Mario Lopez, host of the entertainment show Extra, is suing his insurance company for refusing to pay for flood and wind damage to his mansion in Glendale, according to a lawsuit filed June 23 in L.A. Superior Court. The 43-year-old and his wife Courtney Mazza continue to live in the $2.6M Spanish-style villa—which was built in 1929 and was purchased by the former Saved by the Bell star in 2010 for $1.94M—with their two children while the case is being resolved.
Lopez was one many homeowners whose homes were damaged when heavy rains and windstorms swept through California in January. Lopez shared pictures and video online showing the devastation to his backyard, which appeared to be muddy and bare after a retaining wall slid from the hillside onto the street below. The crumbling wall sheared off trees, plants, terracing, and steps, causing over ten thousands of dollars in damages.
According to the suit, Lopez gave New Jersey-based Federal Insurance Company timely notice of the damage to his property, and performed all necessary actions to secure fair payment for the damages under the limits of his Deluxe House Coverage policy. Court documents allege that a representative from Federal visited the property after the claim was made, and that the representative asked Lopez’s general contractor to remove debris on the hillside in order for the insurer to investigate the property.
The suit states that the Lopez family was not aware that Federal would not pay for the general contractor to perform the requested cleanup work, and that the family could not proceed in their claim unless the cleanup was complete. Consultants employed by Federal then performed an investigation of the damage. On March 2, Lopez received a letter from Federal denying coverage for any of the damages sustained to his home.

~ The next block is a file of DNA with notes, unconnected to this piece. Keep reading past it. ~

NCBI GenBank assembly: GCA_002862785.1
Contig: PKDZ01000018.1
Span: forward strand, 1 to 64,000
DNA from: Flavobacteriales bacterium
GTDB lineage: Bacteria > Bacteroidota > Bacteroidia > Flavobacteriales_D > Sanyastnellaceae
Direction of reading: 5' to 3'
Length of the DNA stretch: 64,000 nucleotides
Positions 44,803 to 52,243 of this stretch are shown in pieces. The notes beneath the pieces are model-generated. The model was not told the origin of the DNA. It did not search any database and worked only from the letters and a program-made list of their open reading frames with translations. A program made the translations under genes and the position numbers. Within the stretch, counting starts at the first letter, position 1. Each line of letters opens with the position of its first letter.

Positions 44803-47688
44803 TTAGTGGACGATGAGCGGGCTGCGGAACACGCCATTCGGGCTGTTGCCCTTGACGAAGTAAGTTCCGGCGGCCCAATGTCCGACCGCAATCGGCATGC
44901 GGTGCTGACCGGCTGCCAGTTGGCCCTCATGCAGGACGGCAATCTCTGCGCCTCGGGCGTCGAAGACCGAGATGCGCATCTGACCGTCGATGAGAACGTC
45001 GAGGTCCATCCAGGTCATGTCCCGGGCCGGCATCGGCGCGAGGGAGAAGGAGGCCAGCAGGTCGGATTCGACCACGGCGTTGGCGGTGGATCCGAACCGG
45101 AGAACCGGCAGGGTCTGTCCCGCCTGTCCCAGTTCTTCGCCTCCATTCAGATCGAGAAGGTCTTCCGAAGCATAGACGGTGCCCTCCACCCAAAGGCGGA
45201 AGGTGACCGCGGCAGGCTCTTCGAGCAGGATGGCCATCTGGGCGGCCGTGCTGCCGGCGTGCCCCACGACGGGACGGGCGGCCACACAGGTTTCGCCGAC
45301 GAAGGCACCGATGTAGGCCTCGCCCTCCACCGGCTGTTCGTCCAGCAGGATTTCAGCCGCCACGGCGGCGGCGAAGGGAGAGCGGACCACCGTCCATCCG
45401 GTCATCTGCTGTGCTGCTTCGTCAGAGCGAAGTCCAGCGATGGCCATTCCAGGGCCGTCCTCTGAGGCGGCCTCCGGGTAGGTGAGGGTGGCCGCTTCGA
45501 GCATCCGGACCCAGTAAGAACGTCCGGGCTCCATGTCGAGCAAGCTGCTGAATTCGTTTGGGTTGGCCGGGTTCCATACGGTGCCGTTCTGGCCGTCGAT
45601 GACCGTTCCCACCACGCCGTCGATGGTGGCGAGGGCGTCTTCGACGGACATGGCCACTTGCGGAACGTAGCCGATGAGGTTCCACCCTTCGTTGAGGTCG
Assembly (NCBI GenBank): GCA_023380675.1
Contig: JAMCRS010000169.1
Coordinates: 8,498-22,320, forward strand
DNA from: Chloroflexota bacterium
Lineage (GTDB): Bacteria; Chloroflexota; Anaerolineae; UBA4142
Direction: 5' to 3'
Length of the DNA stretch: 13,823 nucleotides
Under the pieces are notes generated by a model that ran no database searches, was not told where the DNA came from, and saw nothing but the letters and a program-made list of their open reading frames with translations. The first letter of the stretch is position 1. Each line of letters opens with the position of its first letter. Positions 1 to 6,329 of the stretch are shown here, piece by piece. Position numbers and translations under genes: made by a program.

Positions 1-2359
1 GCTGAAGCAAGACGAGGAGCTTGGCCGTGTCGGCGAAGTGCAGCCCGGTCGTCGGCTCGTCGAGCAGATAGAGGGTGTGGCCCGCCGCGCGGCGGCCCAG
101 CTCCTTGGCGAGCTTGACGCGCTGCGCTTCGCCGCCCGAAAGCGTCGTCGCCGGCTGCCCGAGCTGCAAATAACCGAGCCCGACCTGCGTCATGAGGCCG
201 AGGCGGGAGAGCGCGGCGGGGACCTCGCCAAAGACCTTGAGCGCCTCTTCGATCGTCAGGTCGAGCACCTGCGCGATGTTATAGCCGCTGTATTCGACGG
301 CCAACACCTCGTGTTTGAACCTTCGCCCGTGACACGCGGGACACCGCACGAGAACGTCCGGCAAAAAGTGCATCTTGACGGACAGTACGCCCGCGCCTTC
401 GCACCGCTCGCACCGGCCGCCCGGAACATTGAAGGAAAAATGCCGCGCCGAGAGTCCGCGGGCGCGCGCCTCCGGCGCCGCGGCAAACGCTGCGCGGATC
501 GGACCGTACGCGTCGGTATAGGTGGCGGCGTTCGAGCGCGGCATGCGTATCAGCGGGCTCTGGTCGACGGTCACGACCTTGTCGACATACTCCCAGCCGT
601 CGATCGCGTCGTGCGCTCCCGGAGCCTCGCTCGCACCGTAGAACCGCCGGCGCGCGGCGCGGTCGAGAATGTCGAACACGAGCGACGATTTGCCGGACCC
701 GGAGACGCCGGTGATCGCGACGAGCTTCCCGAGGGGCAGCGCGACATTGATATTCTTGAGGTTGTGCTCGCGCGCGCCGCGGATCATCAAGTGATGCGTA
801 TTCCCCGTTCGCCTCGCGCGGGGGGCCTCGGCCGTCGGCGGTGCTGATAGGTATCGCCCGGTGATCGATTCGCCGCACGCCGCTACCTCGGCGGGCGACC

After the claim was denied, Lopez employed an independent structural engineer to examine the damage and give a written assessment. The engineer’s report determined the cause of the damage to be trees rooted in a retaining wall that had been blown over by forceful winds, pushing the retaining wall outward and causing collapse. The engineer’s report was conveyed to Federal, but the company did not reverse its decision, relying on the judgment and evidence of its own investigators.
Documents filed in the suit indicate that Federal left Lopez and his family with no choice but to pay for their own damages, all while suffering the loss of use of a significant portion of their home. The plaintiffs are seeking an undetermined amount of damages as well as attorney fees that will exceed $25,000.
If your insurance provider is refusing to cover the damage to your home, our skilled commercial insurance attorneys can help you collect the full limits of your policy. Fill out the form on this page today to contact the Voss Law Firm, or order a free copy of our book, Commercial Property Owners Must Read This BEFORE Filing an Insurance Claim.